Leaving a smaller mark
June 9, 2008 · Updated 9:29 PM
Next time you worry about Bainbridge Island getting too crowded, you might broaden your perspective a bit to think about the Earth.
To mark the annual Earth Day observances, we would direct readers to an online quiz sponsored by the organization Leadership for Environment and Development International. Take a few minutes and consider how big an ecological footprint you might really be leaving on this little planet we call home. Those small, individual choices start to add up:
In other Earth Day news, lets talk about recycling in what is perhaps its most personally rewarding form the Rotary Auction and Rummage. The event fulfills not one but two essential instincts to divest oneself of excess possessions, and take on all-new excess possessions almost immediately.
Rotarian Don Mannino rang up the other day to remind us that the big event is just around the corner planning for the June 26 event is well under way, he said and to press the editor for some free ink somewhere prominent in the newspaper. Wed barely hung up the phone when Tom Lindsley and Paul Heys appeared at the office door, and a hearty breakfast at the Big Star Diner ensued.
We do like our Rotarians (and not just for their sense of
timing and good taste in bribes); even if this newspapers
support of the annual auction werent well-established, wed still be glad to offer our help. (The whole Review newsroom will be volunteering during auction setup this year, although some members dont know it yet.) So with this dispatch from our friend Don, consider Rotary Auction and Rummage season officially under way. We trust this notice is prominent enough; plan your spring housecleaning accordingly:
Dont clean your garage just yet, but, if you must, be sure and save all the good resalable items for the 45th annual Rotary Auction and Rummage Sale scheduled for June 26. The wonderful cooperation of Bainbridge citizens in donating, delivering, buying back and hauling home all these marvelous treasures makes the auction a huge success every year. We estimate we handled about 320 tons of stuff last year and grossed $280,000 for our community projects. For negotiating prices this year, remember that this works out to $0.43 a pound. We will be telling you more about how we use this money in future articles.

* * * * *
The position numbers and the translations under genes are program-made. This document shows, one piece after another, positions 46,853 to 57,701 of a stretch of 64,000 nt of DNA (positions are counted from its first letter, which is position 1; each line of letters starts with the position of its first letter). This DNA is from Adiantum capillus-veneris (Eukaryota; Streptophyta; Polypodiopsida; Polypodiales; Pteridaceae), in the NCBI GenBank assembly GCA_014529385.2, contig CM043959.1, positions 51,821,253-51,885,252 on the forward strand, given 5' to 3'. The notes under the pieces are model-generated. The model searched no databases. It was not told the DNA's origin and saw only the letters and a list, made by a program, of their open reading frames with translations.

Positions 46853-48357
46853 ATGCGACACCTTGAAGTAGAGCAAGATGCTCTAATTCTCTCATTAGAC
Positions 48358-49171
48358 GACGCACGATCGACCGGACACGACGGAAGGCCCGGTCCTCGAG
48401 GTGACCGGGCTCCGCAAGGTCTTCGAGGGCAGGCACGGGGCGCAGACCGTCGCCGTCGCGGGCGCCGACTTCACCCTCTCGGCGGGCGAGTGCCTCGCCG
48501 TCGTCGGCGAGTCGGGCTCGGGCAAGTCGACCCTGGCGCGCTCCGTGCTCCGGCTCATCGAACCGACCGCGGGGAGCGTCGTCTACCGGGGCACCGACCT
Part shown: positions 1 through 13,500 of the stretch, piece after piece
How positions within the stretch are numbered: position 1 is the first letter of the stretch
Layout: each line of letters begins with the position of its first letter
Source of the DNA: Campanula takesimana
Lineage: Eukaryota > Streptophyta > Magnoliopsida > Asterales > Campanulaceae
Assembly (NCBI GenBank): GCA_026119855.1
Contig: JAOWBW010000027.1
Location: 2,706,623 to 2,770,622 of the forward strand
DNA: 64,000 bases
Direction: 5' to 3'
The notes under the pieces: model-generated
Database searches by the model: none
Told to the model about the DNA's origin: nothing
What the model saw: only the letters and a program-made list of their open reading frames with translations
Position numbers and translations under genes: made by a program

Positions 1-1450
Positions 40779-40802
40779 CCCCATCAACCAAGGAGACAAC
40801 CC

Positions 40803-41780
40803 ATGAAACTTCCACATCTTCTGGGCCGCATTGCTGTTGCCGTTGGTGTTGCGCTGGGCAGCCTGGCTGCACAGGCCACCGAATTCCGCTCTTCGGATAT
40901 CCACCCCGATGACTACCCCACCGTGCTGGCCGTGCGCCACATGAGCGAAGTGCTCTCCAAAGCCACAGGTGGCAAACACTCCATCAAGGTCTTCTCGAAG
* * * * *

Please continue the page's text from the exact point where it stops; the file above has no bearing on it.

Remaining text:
Another aspect of the auction is the remarkable response we get from the community in our volunteer corps. They outnumber Rotarians three to one and literally work for food before and during the event. We could not do this job without this unpaid army of helpers. In addition to personal volunteers, we get help from the Bainbridge Island School District, the city, Kitsap Transit, Bainbridge Disposal, the newspapers, local churches, local merchants, the ham radio club, and the Marine Corps League among others. The result is a remarkable community effort.
I personally have worked the auction for about 10 years, and always enjoy the camaraderie, the dedication, the selflessness, and the teamwork that I see every year. Ideas, enthusiasm and stuff are everywhere and the results by the day before the auction, after the chaos dies down, are amazing. Equally amazing is the renewed chaos and buying frenzy on the day of the auction, and the satisfaction that occurs when we are all cleaned up and off the site by 6:30 p.m. auction day. Guinness Book take note.
For details, go to www.bainbridgerotary.org and click on